The second chapter takes up The Sims as a tool to think about the relationship between allegory and algorithms. As allegory, the game functions as a morality play about suburban American life. Algorithms are the codes and structures that define the rules of the game. Wark combines the two into the neologism allegorithm: "Allegory is about the relation of sign to sign; allegorithm is about the relation of sign to number" (041). Allegorithm represents the relationship of player to gamespace -- our task as players is to decode the set of rules that define the game we are playing. But it also represents the relationship of the game to our lived gamespace. From the overworked programmers writing code for games to the political ramifications of coltan mining in the Democratic Republic of Congo, Wark sketches out the very real linkage between virtual "play" and material labor and labor practices. Echoing Walter Benjamin's claim that there "is no document of culture which is not at the same time a document of barbarism," Wark's virtual sim-Benjamin adds: "There is no realm of the pure digit which does not betray the hand marked with muck and blood, somewhere" (048).
Later chapters similarly use specific games as tools to develop and explore new ways of thinking about games and how they might help us think about their relationship to our lives in gamespace. Wark extends Lev Manovich's work on the database as aesthetic form in a chapter on Civilization III. Another chapter takes up Grand Theft Auto: Vice City and, following the work of Michel Foucault and the Situationists, explores how the games can function at heterotopian spaces. State of Emergency, Rockstar Game's follow-up to the controversial Grand Theft Auto III, becomes the focus of a meditation on Heidegger and boredom. Boredom here becomes a philosophical state with political implications: "The military entertainment complex is above all the management and maintenance of boredom ... What is pronounced good is the war on boredom, which, like the war on drugs or the war on crime or the war on terror, can never be won -- was never meant to be won -- and is merely displaced, as the boredom index rises and falls" (175).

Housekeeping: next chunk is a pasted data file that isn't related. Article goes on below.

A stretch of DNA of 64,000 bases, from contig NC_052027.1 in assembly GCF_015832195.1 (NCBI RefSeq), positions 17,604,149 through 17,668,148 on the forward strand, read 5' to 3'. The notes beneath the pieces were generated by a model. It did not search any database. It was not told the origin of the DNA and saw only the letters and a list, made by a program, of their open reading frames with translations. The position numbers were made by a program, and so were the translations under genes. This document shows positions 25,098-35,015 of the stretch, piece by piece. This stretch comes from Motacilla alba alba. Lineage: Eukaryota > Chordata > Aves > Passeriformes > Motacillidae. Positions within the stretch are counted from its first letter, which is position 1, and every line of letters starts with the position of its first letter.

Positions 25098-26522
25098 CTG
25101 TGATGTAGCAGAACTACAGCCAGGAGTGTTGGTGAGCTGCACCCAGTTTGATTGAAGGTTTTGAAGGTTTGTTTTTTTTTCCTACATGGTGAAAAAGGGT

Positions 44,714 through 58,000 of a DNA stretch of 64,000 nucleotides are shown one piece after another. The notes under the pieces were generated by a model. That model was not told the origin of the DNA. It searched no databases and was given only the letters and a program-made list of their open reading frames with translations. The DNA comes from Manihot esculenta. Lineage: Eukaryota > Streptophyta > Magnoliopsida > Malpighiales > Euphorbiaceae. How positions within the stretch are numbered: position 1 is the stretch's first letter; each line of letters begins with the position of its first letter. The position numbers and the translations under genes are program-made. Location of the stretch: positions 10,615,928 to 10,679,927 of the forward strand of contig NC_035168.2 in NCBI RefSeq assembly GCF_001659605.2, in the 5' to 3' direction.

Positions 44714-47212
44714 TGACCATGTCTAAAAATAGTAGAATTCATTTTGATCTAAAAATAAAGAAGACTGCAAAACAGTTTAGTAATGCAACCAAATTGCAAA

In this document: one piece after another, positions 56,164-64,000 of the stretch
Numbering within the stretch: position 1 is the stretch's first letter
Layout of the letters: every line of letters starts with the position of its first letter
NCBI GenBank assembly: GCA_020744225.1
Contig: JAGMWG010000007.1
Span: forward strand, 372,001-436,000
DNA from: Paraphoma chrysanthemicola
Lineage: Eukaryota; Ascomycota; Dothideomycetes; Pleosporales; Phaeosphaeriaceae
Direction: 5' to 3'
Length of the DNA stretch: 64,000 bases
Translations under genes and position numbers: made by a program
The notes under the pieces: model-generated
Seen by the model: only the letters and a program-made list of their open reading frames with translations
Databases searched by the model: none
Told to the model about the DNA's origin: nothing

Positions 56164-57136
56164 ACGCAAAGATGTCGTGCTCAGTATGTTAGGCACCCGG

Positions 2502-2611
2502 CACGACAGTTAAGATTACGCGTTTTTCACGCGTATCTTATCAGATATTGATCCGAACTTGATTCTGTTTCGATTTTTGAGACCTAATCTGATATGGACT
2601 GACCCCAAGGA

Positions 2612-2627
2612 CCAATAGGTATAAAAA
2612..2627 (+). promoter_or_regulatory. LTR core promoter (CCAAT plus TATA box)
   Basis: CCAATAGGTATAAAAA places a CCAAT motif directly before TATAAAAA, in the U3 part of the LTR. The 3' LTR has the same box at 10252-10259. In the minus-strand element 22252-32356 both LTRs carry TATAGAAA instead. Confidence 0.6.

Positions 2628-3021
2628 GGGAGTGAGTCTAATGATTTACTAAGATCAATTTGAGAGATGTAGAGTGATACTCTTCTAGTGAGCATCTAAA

Wark's strength in such chapters is his ability to link philosophical and theoretical traditions to games in useful ways, showing how the formal and aesthetic qualities of games are essential in understanding our changing conditions of existence in a world increasingly organized by the digital. Those who have thought deeply about games but are unfamiliar with Foucault, Heidegger, and critical theory can find new ways to articulate what games mean and will perhaps be spurred to explore theory. Those who are theoretically savvy but new to games will come to understand the importance of digital gaming in thinking about social and material relations in the digital era and will be spurred to explore games. Those unwilling to see digital games as just entertainment, either positively or negatively, will most likely be disappointed.
Gamer Theory does not take up the recent explosion in online gaming and massive multiplayer online games like World of Warcraft and Second Life. While the arguments it makes are certainly applicable to such sites, Wark's book does not need them to make its case. Wark sees games not as isolated new media texts that we must learn how to analyze aesthetically. Rather, he sees digital games as key sites wherein the social, cultural, and technological logics of our times are being developed and refined. Rather than rehashing older arguments about whether games are narrative, or whether games can be art, Wark asks us to consider the ways in which the logics we internalize in playing games are increasingly being employed to structure numerous other aspects of our lives.
Walter Benjamin, "On the Concept of History," Selected Writings, Vol. 4 (Cambridge, MA: Harvard University Press, 2003), p. 392.
Lev Manovich, The Language of New Media. Cambridge, MA: MIT Press, 2001.
Shawn Miklaucic (Ph.D., Institute of Communications Research, University of Illinois, Urbana-Champaign, 2004) has taught media studies and mass communication at Pace University and DeSales University. His research interests include new media, television studies, cultural studies, and media ethics. He currently lives in Charlotte, North Carolina, and is writing a book on gaming and culture. <firstname.lastname@example.org>